Fionnuala's Reviews > A Year in the Life of William Shakespeare: 1599

A Year in the Life of William Shakespeare by James Shapiro
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May 27, 2011

bookshelves: biography, non-fiction

1599 was the year that the famous Globe theatre was built and the year that Shakespeare created Hamlet - probably the first character in the history of the theatre to wrestle so intelligently and so eloquently with his own demons. These circumstances must have played a role in James Shapiro's decision to focus on 1599 when he set out to write his "intimate history of Shakespeare", as the blurb on the back of the book puts it.
But very little documentary evidence exists relating to Shakespeare's life, apart from his plays and sonnets, and therefore Shapiro felt obliged to draw heavily on the historical events of that year to flesh out his intimate history. The history would be very interesting and informative if Shapiro didn't intersperse it constantly with a huge amount of conjecture as to what Shakespeare might or might not have been thinking or doing at any given moment, indulging in empty theorizing that adds nothing to the readers' pleasure. He develops certain minor themes extensively, eg a possible trip on horseback from London to Shakespeare’s home in Stratford, only to draw weak and almost pointless conclusions: "There's simply no way of knowing how he felt unsaddling at New Place on this or other visits." or on page 203, “The answer to this would tell us a great deal about what kind of person Shakespeare was; but we don’t have a clue what he did.”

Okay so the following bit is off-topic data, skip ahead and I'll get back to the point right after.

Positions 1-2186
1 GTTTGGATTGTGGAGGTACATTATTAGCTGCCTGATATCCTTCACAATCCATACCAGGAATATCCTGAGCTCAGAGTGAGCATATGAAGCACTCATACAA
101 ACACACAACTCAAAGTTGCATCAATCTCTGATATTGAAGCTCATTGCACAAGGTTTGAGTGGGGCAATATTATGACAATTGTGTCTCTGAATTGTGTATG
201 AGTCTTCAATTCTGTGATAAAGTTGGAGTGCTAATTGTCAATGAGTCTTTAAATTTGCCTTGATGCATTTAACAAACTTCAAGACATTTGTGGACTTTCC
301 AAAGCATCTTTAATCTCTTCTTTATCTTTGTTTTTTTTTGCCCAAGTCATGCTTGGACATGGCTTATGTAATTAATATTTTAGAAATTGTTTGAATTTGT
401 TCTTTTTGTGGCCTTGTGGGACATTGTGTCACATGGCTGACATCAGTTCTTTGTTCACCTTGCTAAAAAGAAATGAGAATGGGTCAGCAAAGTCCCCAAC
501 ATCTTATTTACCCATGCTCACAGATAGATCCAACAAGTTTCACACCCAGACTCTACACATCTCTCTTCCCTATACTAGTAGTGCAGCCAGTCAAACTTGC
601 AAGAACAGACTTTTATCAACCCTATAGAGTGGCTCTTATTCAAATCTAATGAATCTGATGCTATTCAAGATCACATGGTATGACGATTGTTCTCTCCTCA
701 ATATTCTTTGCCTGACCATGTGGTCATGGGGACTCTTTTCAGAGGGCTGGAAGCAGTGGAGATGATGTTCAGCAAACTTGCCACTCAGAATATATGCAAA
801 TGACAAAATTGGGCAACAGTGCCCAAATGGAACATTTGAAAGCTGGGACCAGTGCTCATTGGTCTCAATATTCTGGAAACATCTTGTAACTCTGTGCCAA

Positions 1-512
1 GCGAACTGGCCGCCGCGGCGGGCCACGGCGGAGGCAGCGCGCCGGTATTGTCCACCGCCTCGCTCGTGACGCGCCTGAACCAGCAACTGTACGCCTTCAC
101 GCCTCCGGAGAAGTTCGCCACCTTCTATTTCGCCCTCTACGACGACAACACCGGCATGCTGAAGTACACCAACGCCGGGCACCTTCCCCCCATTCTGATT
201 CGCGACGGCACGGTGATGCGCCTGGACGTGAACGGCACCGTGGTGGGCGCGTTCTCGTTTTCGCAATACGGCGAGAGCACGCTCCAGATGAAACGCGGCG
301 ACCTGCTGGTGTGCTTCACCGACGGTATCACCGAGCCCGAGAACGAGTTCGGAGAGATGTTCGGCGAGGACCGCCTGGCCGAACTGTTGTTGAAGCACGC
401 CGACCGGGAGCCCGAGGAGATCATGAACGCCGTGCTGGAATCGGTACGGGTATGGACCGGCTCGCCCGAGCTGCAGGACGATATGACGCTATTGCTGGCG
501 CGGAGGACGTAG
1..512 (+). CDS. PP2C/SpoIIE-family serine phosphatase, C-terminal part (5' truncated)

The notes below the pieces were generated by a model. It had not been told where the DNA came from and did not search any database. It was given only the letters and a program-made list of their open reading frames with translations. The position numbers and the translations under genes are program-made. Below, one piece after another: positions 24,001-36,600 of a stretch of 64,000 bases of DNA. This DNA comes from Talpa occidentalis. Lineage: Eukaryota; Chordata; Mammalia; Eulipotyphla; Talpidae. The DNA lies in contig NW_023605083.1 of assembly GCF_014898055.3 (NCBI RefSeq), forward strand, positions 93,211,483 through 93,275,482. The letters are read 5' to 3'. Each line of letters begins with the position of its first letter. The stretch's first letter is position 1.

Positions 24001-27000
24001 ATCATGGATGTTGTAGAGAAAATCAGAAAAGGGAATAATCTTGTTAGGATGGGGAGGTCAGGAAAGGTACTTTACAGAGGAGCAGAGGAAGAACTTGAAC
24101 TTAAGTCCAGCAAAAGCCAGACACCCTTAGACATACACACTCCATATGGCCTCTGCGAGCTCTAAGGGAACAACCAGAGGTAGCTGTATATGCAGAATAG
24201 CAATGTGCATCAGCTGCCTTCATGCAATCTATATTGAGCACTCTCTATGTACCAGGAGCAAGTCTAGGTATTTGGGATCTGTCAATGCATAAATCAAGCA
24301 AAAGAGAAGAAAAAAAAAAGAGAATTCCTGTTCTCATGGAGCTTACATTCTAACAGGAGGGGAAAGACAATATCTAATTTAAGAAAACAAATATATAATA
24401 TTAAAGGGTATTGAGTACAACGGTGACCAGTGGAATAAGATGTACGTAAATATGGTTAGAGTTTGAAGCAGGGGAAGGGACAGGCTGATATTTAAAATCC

When Shapiro points out that the historian John Hayward, a contemporary of Shakespeare’s, understood “how invented speech made the past come alive”, the reader wonders if Shapiro himself could not have learned from that and fictionalized this “intimate history”. Hilary Mantel’s Wolf Hall comes to mind as a fine example of invented speech allowing the past to come alive. Such a device might have helped the pace of Shapiro's book as well; the first two hundred pages drag quite a bit. Then on page 211, Shapiro mentions Hamlet and the reader sits up. However, Shapiro immediately deflates her expectations: “But this is getting ahead of our story.” The reader thinks: Please, please let us get ahead of the story!
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